Out and About: The Dordogne
The Dordogne is a department of south-west France, with a population of approximately 400,000, located approximately two hour drive east of the major city of Bordeaux and two hours north of Toulouse. It’s around four hundred miles south of the Channel. The Dordogne forms part of the province of Aquitaine, along with the departments of Pyrenees-Atlantiques, Landes, Gironde and Lot-et-Garonne.
The Dordogne has a temperate climate and is a rich and fertile area, thereby supporting a rich variety of local agriculture produce. The region is densely forested with oak and chestnut and is criss-crossed by rivers flowing from the plateau of the Massif Central out to the Atlantic. The most famous of these, the Dordogne, has carved out a beautiful winding valley through the lush green centre of the region.
The Dordogne boasts the greatest number of castles and chateaux of all French departments. There are close to 1000 in total. A legend pretends that when God distributed his castles, he started by the Loire Valley. Going far away from there, his bag burst over the Dordogne river and the Perigord region will be eternally thankful for his clumsiness!
A large number of the chateaux date from the 13th and 14th centuries when the Dordogne was the frontier region in the Hundred Year War between France and England. Other dates from the Renaissance period.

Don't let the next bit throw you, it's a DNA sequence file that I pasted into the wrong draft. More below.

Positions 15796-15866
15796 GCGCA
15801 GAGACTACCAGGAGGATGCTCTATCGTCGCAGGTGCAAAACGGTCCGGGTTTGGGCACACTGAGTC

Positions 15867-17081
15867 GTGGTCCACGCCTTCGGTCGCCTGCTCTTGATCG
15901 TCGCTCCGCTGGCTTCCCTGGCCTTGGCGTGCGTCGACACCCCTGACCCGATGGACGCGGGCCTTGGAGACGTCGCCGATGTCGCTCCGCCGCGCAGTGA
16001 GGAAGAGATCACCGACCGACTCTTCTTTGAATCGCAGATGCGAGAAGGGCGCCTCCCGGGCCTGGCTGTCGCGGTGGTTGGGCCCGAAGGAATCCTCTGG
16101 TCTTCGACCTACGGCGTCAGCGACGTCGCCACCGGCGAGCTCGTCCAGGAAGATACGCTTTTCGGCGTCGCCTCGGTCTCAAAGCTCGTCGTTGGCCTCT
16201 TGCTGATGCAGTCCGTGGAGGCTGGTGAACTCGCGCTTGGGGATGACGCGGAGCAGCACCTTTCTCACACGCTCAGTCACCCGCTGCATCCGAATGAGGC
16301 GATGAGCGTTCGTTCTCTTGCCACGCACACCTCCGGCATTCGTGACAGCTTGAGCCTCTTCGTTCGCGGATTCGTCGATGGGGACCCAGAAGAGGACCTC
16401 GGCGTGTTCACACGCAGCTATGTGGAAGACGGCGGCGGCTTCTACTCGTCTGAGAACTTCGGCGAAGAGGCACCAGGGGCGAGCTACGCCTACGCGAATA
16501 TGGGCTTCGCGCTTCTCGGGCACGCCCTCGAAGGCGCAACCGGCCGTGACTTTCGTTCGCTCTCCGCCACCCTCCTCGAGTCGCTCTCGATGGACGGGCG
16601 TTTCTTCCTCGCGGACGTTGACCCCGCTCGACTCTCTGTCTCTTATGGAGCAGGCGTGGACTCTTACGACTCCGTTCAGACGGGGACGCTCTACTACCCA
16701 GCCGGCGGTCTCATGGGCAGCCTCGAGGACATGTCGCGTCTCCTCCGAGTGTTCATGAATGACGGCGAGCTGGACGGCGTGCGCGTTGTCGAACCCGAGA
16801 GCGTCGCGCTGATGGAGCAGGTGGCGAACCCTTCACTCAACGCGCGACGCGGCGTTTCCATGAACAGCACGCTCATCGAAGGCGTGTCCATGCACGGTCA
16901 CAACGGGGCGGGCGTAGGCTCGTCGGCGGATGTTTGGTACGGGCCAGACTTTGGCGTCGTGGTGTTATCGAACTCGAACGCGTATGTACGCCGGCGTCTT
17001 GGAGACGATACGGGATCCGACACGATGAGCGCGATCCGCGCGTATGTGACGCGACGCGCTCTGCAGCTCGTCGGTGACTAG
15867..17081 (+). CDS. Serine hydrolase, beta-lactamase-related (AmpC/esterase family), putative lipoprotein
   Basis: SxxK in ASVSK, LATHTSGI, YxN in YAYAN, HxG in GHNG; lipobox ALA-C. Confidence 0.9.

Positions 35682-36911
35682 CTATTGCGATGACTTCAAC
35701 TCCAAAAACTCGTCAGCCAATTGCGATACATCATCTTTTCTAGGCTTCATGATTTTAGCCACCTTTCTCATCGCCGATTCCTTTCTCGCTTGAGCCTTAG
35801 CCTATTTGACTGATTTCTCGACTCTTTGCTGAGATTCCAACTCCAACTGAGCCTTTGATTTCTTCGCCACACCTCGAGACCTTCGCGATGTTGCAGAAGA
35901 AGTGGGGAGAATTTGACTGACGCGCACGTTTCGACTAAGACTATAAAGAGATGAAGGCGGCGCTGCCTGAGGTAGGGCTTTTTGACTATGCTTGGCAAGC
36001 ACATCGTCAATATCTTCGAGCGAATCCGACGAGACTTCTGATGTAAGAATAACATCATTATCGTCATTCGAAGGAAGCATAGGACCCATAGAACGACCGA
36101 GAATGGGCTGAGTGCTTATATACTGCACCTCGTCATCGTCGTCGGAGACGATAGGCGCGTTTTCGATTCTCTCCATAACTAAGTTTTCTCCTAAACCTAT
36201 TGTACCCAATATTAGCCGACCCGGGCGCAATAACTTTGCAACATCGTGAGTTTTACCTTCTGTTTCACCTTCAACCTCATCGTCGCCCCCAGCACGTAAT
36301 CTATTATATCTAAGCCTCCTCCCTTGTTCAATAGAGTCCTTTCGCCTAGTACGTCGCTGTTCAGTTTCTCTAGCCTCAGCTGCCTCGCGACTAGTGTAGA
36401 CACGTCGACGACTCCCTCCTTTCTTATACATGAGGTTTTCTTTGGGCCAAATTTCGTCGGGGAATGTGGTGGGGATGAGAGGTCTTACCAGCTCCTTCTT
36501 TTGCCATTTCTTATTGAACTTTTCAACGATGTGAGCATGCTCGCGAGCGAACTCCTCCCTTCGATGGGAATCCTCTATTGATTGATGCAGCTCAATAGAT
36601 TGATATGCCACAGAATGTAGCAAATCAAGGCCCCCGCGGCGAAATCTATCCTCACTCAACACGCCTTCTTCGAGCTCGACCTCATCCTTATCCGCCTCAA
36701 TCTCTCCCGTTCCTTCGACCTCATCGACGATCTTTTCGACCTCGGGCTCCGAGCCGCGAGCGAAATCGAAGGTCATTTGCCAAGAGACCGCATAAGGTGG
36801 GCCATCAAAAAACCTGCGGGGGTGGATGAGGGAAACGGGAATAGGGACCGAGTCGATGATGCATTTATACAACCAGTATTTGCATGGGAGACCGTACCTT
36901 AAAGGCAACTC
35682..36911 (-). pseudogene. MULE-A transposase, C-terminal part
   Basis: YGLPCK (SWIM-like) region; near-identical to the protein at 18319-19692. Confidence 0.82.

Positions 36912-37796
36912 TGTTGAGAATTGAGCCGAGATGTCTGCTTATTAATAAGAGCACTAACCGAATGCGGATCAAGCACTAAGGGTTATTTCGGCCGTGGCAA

The Dordogne is also an important European archaeological centre. Many Stone Age relics and caves have been found here dating back to 200,000 years ago (see the history section).
Over the 20th century the Dordogne has been characterised by a continual rural exodus. As a result many rural depopulated areas now rely heavily on agriculture and tourism. Principal agriculture products include wine, Perigord truffles, foie-gras and walnuts. The Dordogne is also the chief French producer of strawberries and tobacco (see the food and wine section for more detail). A visit to the local village markets, with their wonderful assortment of fruit and vegetables, clearly indicates the region’s self-sufficiency in food.